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The LLVM packaging team recently ran into a compiler problem. A build of the LLVM package with Clang, with link-time optimization activated, failed validation. This article steps through how we explored, identified, and ultimately fixed the problem.

The LLVM package build

The build on the Fedora Rawhide version should be an easy task at the packaging level:

diff --git a/llvm.spec b/llvm.spec
@@ -1,3 +1,5 @@
+%global toolchain clang
+BuildRequires: clang

Now, let's introduce the characters in the mystery to follow.

Disabling runtime type information

By default, LLVM compiles with the -fno-rtti option, which disables runtime type information. According to the LLVM coding standard, the compiler disables the information to reduce code and executable size.

Yet, sometimes, a type must be associated with a unique identifier. One example involves llvm::Any, the LLVM version of std::any. A typical implementation of std::any involves typeid, as showcased by the libcxx version.

The typeid operator cannot be used with the -fno-rtti option, so we had to find an alternative. The current implementation of llvm::Any and std::any can be mocked by the following snippet, mapping &TypeId<MyType>::Id to a unique identifier:

template <typename T> struct TypeId { static const char Id; };

Hidden visibility

Parts of LLVM are compiled with -fvisibility=hidden. This option forces the default visibility of all symbols to be hidden, which prevents them from being visible across library boundaries. Hiding symbols offers better control over exported symbols in a shared library.

What happens when the TypeId construct from the previous section is combined with hidden visibility? Let's compile two shared libraries out of the same code:

template <typename T> struct TypeId { static const char Id; };
template <typename T> const char TypeId<T>::Id = 0;
#ifdef FOO
    const char* foo() { return &TypeId<int>::Id; }
    const char* bar() { return &TypeId<int>::Id; }

We compile two binaries, one with FOO defined and one without, to carry out the different #ifdef paths:

> clang++ -DFOO foo.cpp -shared -o libfoo.so
> clang++       foo.cpp -shared -o libbar.so

Without hidden visibility, both libraries place our Id at the same address:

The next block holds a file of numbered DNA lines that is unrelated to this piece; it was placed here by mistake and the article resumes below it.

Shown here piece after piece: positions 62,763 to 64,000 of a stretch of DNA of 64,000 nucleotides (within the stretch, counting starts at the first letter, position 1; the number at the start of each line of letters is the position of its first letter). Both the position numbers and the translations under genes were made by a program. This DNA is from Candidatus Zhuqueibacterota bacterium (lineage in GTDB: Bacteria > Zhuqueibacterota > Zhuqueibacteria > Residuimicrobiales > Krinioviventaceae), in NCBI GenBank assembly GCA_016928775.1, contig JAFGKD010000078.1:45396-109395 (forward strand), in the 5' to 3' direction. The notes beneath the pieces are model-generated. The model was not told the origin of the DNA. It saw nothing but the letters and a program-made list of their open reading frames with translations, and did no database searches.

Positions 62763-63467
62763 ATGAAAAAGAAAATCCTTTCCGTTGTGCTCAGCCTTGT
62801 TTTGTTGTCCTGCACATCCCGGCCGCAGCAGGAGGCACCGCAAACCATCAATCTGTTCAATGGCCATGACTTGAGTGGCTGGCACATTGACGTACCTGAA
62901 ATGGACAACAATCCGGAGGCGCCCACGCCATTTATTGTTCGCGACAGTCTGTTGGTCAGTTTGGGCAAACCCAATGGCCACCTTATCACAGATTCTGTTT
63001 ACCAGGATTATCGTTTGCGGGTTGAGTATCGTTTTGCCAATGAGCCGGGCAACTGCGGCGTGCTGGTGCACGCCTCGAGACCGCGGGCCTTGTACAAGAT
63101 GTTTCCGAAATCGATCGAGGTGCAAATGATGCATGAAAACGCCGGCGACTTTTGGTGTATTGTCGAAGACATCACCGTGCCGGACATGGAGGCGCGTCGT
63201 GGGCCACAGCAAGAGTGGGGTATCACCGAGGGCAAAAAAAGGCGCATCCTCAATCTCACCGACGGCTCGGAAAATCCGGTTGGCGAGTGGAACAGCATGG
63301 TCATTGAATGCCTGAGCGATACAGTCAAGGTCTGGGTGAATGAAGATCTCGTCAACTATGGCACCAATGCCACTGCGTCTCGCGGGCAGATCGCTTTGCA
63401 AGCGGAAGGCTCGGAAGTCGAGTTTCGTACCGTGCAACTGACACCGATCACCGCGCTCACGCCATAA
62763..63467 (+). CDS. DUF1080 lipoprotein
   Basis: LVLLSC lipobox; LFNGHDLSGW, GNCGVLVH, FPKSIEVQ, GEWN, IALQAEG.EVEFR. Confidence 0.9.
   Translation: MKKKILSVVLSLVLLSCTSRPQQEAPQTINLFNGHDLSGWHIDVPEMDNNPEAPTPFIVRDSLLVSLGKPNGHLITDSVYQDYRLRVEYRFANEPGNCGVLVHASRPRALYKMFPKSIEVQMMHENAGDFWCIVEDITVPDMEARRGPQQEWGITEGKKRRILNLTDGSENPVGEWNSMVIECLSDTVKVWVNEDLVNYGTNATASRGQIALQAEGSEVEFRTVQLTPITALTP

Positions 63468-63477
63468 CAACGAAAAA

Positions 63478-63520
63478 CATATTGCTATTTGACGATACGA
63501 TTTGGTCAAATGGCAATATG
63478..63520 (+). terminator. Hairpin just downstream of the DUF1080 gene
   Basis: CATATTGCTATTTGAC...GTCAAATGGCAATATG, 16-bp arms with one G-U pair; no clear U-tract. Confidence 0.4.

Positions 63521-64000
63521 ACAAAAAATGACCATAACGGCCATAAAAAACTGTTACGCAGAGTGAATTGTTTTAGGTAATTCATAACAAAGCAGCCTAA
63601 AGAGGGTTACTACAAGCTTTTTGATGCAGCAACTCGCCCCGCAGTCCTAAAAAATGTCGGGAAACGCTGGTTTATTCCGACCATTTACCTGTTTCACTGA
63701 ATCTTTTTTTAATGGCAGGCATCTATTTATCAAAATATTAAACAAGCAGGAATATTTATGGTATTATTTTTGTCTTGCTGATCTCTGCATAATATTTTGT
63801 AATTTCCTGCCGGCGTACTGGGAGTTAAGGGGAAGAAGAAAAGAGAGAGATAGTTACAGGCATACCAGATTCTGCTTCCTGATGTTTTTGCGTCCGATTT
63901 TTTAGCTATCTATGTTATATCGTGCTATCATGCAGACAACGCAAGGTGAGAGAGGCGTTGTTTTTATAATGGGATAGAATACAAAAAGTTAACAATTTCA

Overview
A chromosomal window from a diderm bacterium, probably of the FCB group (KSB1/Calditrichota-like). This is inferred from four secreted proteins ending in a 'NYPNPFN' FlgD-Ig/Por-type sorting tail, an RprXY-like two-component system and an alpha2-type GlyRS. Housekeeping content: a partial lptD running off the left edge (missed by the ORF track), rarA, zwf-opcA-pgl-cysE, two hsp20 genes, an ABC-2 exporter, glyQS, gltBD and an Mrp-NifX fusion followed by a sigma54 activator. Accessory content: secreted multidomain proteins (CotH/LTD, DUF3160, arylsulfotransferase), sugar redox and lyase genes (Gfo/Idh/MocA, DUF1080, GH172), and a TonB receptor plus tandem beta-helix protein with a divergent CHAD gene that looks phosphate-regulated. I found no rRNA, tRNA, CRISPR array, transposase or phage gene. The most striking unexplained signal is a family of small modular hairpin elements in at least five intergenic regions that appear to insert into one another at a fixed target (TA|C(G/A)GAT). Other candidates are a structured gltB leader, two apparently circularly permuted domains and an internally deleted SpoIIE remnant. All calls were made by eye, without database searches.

> llvm-nm -C libfoo.so
0000000000000679 V TypeId<int>::Id
> llvm-nm -C libbar.so
0000000000000679 V TypeId<int>::Id

The V in the output indicates that the symbol is a weak object, which means that only one of the items will be chosen by the linker. Therefore, we keep unicity of the symbol and its address across compilation units.

But when compiled with -fvisibility-hidden, the symbols no longer are weak:

> clang++ -fvisibility=hidden foo.cpp -shared -o libbar.so
> llvm-nm -C libfoo.so
0000000000000629 r TypeId<int>::Id

The r next to the address means that the symbol is in a read-only data section. The symbol is not dynamically linked (as we can confirm from the output of llvm-nm -D), so it gets different addresses in libfoo and libbar. In short, unicity is not preserved.

Fine-grained control over symbol visibility

A straightforward fix for the incompatibility we've uncovered is to explicitly state that TypeId::Id must always have the default visibility. We can make this change as follows:

template <typename T> struct __attribute__((visibility("default"))) TypeId { static const char Id; };

Let's check that the fix works:

> clang++ -fvisibility=hidden foo.cpp -shared -o libbar.so
> llvm-nm -C libfoo.so
0000000000000659 V TypeId<int>::Id

The V for a weak symbol has returned, but that's not the end of the story.

Instead of parameterizing TypeId by int, let's parameterize it by a HiddenType class declared with hidden visibility:

struct HiddenType {};
template <typename T> struct __attribute__((visibility("default"))) TypeId { static const char Id; };
template <typename T> const char TypeId<T>::Id = 0;
const char* foo() { return &TypeId<HiddenType>::Id; }

When compiling this code with -fvisibility-hidden, where does TypeId<HiddenType>::Id end up?

> clang++ -fvisibility=hidden foo.cpp -shared -o libbar.so
> llvm-nm -CD libbar.so | grep -c TypeId<HiddenType>::Id

Fascinating! This exercise shows that a template function with default visibility, instantiated with a type of hidden visibility, ends up with hidden visibility. Indeed, flagging HiddenType with __attribute__((visibility("default"))) restores the expected behavior.

Where theory meets LLVM

Once we isolated the behavior described in the preceding section, we could easily provide the relevant patches in LLVM:

These patches fix the build issue mentioned at the beginning of the article and ensure that it won't reproduce, which is the kind of outcome programmers always look for.


The author would like to thank Béatrice Creusillet, Adrien Guinet, and the editorial team for their help on this article.

Last updated: August 14, 2023